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The Effect of Spirotetramat Applied against Reniform Nematode, Rotylenchulus reniformis, on Pineapple, Ananas comosus, and Tomato, Solanum lycopersicum

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Item Summary

Title: The Effect of Spirotetramat Applied against Reniform Nematode, Rotylenchulus reniformis, on Pineapple, Ananas comosus, and Tomato, Solanum lycopersicum
Authors: Waisen, Philip
Keywords: Ananas comosus
chemical control
reniform nematode
show 4 moreRotylenchulus reniformis
Solanum lycopersicum

show less
Issue Date: May 2015
Publisher: [Honolulu] : [University of Hawaii at Manoa], [May 2015]
Abstract: Reniform nematode, Rotylenchulus reniformis, is a major pest of pineapple (Ananas comosus) and many vegetable crops in Hawaii reducing yields by 26.8-50%. Damage thresholds are low (300-1000 nematodes/250 cm3 soil) and host-plant resistance is lacking. Therefore management of reniform nematode depends on other tactics. Spirotetramat is a systemic phloem-and-xylem mobility pesticide which acts as a lipid biosynthesis inhibitor. Lipids play a significant physiological role in molting and embryogenesis in plant-parasitic nematodes, hence spirotetramat may provide a viable nematode management tool. The objective of this research was to determine if spirotetramat was active against reniform nematode. An in vitro assay was conducted where reniform nematode eggs were subjected to different spirotetramat rates to assess its effect on hatching. A greenhouse experiment pot experiment where 14-day-old tomato (Solanum lycopersicum) plants were transplanted, inoculated and treated with spirotetramat to assess nematode penetration. A second greenhouse assays were conducted in which 4-month-old potted-pineapple plants were treated with different rates of spirotetramat 1 month post-inoculation (Pi) with R. reniformis and terminated at 4 or 10 months post-treatment (Pt) to assess nematode population and plant growth. A third greenhouse trial was conducted in which tomato plants were treated 14 days Pi and terminated 14 days Pt or 28 days Pi to assess nematode fertility. Spirotetramat treatment 14 days prior to inoculation significantly reduced 92% nematode eggs/g of root. Nematode hatch was similar in all treatments. Penetration was suppressed 100% at 50 g/ha in the tomato greenhouse experiment. In the pineapple trial, 200 g a.i/ha reduced 93% nematode eggs/g of root and increased 34% pineapple growth. Rhizosphere vermiform nematodes/g of root was reduced 89% at 88 g a.i/ha. The lack of effect on hatching implies that spirotetramat is only active through nematode ingestion. Spirotetramat affected reniform nematode fertility on tomato and pineapple. Spirotetramat holds potential for management of reniform nematode in pineapple and vegetable crops.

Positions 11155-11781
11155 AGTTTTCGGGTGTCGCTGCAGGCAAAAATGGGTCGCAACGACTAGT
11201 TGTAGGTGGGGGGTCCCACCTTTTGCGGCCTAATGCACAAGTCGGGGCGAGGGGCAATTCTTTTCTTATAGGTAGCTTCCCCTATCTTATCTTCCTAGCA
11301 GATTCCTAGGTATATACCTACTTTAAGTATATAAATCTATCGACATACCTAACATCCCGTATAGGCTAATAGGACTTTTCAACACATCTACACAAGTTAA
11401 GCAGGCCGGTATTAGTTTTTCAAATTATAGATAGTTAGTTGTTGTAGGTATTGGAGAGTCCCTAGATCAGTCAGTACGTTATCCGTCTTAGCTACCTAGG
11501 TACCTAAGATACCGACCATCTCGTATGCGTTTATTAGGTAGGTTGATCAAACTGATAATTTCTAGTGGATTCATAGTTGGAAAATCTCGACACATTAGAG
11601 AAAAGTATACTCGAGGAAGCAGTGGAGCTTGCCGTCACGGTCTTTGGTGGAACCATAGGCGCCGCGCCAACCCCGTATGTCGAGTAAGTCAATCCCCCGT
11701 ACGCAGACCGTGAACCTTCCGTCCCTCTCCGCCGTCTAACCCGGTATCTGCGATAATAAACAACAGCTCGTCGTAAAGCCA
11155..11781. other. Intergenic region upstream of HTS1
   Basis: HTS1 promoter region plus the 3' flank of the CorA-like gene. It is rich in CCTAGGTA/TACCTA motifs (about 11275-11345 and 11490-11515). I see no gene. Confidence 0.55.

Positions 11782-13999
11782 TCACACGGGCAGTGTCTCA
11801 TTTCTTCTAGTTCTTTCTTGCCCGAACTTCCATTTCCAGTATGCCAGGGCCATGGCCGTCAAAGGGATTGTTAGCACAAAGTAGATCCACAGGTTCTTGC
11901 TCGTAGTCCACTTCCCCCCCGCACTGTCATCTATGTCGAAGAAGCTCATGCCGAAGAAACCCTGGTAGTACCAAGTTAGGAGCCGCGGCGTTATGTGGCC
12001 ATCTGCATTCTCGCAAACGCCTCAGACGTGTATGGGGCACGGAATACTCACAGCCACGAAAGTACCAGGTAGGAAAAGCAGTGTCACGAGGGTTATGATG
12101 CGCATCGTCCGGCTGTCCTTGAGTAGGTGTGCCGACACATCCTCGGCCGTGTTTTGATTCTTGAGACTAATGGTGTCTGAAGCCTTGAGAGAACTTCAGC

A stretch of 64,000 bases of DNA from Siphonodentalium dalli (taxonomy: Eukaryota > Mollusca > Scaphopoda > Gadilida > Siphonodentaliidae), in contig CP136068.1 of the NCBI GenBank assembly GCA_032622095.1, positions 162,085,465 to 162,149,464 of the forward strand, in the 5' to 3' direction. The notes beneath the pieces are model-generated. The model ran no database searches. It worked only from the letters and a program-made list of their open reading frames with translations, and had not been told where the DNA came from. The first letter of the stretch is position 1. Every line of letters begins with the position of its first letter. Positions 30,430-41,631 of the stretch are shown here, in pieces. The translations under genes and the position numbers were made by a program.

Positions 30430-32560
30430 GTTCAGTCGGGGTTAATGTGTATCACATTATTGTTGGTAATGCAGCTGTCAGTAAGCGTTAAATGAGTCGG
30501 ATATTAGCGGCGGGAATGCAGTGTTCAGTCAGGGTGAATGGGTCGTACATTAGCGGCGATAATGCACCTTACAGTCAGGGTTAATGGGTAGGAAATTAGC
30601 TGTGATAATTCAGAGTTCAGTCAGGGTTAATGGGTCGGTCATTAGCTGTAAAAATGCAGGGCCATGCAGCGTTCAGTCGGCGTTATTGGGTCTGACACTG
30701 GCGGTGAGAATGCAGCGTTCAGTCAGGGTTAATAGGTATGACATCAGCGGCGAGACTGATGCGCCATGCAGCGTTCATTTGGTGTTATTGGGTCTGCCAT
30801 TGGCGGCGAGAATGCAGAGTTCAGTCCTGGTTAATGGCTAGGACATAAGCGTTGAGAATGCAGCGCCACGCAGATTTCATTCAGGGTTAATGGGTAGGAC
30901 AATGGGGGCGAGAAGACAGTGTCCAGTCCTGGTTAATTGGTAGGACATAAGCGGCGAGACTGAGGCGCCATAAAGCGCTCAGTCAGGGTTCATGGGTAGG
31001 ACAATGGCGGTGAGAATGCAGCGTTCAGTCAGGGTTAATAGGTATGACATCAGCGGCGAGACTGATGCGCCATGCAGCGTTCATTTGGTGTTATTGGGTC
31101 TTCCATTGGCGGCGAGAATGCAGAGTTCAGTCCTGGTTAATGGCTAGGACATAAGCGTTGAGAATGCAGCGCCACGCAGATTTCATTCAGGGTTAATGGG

Description: M.S. University of Hawaii at Manoa 2015.
Includes bibliographical references.
Appears in Collections:M.S. - Tropical Plant Pathology

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